Sunday, 14 December 2008

Experts Can Only Guess as We Head Into the Unknown

THE SUNDAY TIMES: American Account

“DON’T project beyond the range of the known observations” is a rule followed by careful economists. In plain English this means, for example, that we know how American consumers behave when petrol prices move between $1 and $4 a gallon, “the range of the known observations”. But we haven’t much of an idea what consumers would do if prices rose to $5 — no experience, no data to inform our forecasts. Which is why we have to be very careful when predicting the effect of the various policies that are being adopted to fight the credit crisis and recession. We simply have no experience of this combination of events.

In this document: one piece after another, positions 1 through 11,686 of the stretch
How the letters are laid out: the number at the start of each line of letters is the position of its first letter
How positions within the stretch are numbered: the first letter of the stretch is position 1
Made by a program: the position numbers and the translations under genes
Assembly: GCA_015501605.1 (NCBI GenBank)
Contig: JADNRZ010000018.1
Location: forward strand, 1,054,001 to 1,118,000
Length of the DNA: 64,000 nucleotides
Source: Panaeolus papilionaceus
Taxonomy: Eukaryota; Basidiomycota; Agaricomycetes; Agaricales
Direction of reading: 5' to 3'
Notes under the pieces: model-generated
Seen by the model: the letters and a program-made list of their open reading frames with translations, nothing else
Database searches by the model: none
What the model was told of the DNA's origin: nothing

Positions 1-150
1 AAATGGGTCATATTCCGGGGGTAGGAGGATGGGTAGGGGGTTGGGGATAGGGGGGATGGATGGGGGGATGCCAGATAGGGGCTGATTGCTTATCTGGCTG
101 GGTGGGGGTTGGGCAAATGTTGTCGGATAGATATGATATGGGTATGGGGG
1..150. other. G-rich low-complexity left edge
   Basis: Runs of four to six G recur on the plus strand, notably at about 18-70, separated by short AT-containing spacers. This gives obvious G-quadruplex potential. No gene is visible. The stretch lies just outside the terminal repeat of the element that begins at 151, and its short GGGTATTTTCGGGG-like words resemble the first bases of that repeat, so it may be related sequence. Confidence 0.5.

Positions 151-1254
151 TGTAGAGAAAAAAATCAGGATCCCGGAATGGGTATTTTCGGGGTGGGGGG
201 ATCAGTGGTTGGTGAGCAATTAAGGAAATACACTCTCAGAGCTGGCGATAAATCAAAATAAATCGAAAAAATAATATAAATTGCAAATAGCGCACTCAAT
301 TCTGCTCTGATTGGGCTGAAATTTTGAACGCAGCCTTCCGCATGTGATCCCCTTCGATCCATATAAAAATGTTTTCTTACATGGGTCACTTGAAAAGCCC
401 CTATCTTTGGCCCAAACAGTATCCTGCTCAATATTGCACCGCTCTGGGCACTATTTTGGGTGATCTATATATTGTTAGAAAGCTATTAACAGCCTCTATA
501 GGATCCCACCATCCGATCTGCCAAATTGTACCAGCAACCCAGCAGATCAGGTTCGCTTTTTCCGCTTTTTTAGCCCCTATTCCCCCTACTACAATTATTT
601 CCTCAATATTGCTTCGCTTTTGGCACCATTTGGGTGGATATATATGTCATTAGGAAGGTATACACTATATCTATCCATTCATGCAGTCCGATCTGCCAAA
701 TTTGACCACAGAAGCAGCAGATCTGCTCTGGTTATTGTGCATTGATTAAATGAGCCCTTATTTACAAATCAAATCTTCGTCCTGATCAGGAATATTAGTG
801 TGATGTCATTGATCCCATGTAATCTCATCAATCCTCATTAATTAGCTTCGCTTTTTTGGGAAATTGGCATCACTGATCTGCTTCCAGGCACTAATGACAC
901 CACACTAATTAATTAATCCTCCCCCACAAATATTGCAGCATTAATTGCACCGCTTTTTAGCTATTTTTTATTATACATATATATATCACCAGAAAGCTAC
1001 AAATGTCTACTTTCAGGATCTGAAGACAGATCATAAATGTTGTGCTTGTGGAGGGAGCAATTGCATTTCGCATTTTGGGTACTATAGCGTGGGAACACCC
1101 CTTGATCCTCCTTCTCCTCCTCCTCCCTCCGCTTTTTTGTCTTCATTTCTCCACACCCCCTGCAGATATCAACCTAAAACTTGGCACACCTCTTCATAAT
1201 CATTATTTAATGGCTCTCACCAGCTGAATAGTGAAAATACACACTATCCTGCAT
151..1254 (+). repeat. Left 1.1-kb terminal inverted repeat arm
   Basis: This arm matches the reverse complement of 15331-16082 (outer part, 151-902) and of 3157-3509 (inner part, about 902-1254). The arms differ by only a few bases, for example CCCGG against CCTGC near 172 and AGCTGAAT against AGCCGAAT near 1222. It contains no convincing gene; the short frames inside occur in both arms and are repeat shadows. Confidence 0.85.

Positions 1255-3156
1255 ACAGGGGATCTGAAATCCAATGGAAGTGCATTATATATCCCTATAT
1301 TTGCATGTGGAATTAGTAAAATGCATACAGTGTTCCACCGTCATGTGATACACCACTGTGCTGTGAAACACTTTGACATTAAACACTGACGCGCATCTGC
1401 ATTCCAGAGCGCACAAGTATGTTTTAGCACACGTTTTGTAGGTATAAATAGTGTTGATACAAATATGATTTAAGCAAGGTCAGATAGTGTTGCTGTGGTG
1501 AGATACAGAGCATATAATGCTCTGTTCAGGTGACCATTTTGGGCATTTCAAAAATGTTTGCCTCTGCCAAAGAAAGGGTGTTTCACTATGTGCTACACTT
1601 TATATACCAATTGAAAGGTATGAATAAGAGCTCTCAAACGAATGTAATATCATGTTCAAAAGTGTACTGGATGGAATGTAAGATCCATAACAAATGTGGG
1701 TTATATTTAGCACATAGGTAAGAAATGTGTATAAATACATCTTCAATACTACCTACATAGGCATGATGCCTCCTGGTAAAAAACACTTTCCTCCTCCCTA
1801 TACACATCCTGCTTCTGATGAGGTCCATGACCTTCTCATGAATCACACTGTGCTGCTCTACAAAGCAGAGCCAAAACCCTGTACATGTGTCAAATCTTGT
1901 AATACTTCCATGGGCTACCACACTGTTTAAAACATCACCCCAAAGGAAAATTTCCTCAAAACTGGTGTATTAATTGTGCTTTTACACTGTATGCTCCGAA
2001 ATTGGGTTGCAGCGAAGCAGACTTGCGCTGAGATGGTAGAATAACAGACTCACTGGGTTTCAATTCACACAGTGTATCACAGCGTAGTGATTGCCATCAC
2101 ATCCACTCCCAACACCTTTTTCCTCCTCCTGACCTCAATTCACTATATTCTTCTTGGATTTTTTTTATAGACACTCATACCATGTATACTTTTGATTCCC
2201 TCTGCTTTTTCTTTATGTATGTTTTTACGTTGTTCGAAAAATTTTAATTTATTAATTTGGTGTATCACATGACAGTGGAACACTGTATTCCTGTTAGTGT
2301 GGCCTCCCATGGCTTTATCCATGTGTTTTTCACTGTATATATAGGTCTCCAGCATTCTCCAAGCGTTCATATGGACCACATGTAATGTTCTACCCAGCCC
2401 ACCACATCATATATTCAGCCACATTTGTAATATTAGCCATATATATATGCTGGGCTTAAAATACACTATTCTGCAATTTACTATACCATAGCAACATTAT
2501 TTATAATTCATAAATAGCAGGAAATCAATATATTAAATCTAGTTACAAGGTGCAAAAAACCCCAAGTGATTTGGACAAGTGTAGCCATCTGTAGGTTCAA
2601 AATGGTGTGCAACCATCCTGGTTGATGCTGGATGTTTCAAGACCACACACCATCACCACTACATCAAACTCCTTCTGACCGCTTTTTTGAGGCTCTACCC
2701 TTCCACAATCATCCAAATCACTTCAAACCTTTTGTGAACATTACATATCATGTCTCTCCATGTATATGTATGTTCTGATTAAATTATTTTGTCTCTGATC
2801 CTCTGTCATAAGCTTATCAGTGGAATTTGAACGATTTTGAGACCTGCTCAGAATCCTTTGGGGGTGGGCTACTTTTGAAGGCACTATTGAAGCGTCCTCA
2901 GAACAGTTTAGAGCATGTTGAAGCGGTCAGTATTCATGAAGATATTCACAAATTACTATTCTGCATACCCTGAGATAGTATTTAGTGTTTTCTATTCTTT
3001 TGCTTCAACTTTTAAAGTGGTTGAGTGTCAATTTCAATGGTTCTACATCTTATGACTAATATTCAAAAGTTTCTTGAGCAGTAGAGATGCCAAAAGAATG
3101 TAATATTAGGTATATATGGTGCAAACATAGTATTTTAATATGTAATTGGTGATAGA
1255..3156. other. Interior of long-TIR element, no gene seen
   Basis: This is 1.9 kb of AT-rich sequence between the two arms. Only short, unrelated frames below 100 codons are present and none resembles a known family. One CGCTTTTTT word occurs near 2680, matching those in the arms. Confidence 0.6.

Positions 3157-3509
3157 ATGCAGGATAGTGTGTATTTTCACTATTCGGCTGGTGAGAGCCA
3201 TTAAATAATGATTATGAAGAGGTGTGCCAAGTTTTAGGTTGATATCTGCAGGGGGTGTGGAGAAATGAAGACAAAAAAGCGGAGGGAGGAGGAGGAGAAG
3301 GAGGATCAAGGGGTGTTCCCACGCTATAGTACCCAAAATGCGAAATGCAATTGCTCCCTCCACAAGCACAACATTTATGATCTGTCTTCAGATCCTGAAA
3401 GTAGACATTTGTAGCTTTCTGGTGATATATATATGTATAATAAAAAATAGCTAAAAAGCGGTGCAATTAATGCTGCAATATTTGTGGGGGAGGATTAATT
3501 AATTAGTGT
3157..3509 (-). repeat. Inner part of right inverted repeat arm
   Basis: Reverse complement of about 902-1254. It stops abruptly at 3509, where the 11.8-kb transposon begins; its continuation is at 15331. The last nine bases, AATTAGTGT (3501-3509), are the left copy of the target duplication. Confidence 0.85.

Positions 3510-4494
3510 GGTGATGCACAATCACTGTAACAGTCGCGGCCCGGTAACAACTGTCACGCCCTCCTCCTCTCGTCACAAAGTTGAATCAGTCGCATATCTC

So we have reason to worry about the galaxy of stars that Barack Obama has assembled to help him right the American economy. They are so bright, so self-confident, so accustomed to being the smartest guy or girl in the room, that doubt is not one of the emotions with which they are familiar, as was true of the bright young “quants” (mathematical economists) who designed the models used to manage the risks taken on by Lehman Brothers and AIG. Something about hubris and nemesis comes to mind. >>> Irwin Stelzer | Sunday, December 14, 2008

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